Lyme Expert Defends North Carolina Infection Expert, Blasts AP for Many Errors and Takes On Drs. Shapiro and Mead
To the Associated Press,
The story entitled "Doctor Disciplined over Lyme Disease Treatment" (4/14/06) has numerous inaccuracies. First, the title makes it sound like Dr. Jemsek has already been convicted of some crime. Nothing could be further from the truth, as the story finally acknowledges in the fourth paragraph. By then the casual reader has been totally misled.
The story quotes Dr. Paul Mead of the Centers for Disease Control and Prevention (CDC), who makes comments about the treatment of chronic Lyme disease. Dr. Mead is a research epidemiologist at the CDC. He is not involved in direct patient care, and he has no expertise in the clinical management of patients with chronic Lyme disease. His comments are irrelevant to the thousands of patients suffering from chronic Lyme disease, and his uninformed clinical views are irrelevant to Dr. Jemsek's case.
The story also quotes Dr. Eugene Shapiro, a pediatric researcher from Yale University who helped formulate the now-obsolete Lyme guidelines of the Infectious Diseases Society of America. Dr, Shapiro makes another one of his nihilistic comments for which he is notorious:
"It's not that the people diagnosed with chronic Lyme disease don't have problems," he said. "It's that chronic Lyme disease is not the problem."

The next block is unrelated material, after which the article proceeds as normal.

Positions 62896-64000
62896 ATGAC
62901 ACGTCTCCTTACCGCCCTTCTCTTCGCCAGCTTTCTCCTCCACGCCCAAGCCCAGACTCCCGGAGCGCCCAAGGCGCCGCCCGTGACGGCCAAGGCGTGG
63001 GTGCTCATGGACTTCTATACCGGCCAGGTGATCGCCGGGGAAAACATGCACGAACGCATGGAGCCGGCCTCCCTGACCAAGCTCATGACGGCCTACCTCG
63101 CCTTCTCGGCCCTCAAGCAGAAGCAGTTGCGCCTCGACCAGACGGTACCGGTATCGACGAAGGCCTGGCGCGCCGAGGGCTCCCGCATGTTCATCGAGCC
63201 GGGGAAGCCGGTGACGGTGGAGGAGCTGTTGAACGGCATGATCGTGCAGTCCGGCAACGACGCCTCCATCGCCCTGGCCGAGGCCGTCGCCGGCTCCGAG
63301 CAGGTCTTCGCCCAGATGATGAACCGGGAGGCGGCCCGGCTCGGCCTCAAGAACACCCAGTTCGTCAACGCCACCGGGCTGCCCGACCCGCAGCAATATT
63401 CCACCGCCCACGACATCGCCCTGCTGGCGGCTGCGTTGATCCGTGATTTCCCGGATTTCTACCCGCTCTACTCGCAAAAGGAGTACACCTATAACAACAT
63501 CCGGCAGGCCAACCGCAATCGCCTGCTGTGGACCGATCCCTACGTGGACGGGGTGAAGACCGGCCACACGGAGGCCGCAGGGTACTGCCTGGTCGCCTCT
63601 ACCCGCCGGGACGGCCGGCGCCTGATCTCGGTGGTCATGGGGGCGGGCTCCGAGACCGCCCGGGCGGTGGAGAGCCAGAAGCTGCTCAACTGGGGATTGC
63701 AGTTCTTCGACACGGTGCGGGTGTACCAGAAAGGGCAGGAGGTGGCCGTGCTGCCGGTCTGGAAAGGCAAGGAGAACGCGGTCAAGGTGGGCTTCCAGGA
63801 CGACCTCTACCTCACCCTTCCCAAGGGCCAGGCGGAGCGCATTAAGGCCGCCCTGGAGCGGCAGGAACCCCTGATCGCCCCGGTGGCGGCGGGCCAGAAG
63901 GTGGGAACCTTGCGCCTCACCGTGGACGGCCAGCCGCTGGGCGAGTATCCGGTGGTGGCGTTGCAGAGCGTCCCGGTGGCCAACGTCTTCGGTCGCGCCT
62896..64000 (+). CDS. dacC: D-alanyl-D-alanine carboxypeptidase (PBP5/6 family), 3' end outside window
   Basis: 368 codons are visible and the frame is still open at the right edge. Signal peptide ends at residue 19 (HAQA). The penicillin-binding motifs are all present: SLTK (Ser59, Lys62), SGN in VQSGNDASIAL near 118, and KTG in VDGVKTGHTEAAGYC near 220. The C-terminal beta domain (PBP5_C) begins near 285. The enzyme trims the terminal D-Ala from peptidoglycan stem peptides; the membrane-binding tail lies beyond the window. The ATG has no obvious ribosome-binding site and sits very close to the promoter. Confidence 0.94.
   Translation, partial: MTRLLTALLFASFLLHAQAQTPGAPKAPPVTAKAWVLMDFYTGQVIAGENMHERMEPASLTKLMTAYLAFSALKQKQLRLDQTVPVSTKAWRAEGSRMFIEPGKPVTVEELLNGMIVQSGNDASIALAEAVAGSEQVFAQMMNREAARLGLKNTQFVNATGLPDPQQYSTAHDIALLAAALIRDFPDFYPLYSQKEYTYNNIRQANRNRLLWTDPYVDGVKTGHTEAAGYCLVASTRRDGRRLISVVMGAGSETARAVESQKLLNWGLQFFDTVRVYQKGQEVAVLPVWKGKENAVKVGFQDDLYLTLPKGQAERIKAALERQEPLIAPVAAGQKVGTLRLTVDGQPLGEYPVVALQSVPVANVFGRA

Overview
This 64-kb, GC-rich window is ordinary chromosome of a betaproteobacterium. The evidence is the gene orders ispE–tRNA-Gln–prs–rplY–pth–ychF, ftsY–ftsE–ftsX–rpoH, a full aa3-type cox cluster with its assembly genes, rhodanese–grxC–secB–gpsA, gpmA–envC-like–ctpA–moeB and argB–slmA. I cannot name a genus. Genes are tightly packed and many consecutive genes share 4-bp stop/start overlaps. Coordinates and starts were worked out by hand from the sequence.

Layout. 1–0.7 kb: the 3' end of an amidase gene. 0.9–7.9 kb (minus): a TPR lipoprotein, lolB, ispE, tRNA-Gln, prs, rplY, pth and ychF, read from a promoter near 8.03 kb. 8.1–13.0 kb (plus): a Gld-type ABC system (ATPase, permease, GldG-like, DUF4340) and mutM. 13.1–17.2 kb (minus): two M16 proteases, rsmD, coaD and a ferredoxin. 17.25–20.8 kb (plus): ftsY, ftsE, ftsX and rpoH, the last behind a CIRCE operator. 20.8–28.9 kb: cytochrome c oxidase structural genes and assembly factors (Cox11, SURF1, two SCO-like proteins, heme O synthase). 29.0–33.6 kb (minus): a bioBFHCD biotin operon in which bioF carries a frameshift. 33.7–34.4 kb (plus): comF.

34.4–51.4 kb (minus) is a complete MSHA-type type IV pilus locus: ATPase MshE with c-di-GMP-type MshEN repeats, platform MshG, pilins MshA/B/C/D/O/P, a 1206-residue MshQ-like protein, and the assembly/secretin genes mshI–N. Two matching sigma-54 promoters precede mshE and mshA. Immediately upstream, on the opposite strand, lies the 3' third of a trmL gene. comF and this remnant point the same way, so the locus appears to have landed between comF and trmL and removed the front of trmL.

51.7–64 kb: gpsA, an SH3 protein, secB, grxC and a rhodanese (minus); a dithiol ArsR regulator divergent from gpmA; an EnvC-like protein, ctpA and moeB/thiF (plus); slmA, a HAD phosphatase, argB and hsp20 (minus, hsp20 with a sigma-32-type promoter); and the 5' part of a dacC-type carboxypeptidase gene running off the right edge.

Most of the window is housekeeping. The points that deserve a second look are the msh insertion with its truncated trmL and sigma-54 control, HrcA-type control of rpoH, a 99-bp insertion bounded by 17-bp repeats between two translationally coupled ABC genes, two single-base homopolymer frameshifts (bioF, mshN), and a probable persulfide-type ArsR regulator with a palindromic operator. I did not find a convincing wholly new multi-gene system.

Over the past decade, it has become obvious that a major problem for people with chronic Lyme disease is Dr. Shapiro himself, who has used his stature as a university professor to spread misinformation about Lyme disease around the country. Sadly there are gullible reporters who blindly print his dismissive statements while ignoring the immense problems with chronic Lyme disease, which confers disability similar to congestive heart failure. Dr. Jemsek is trying to solve those problems. Dr. Shapiro is making them worse.
A story like this one should have included comments from more enlightened physician groups such as the International Lyme and Associated Diseases Society (ILADS, www.ilads.org) and from patient advocacy groups such as the national Lyme Disease Association (LDA, www.lymediseaseassociation.org). Let's hope that the Associated Press does a better job next time.
Raphael Stricker, MD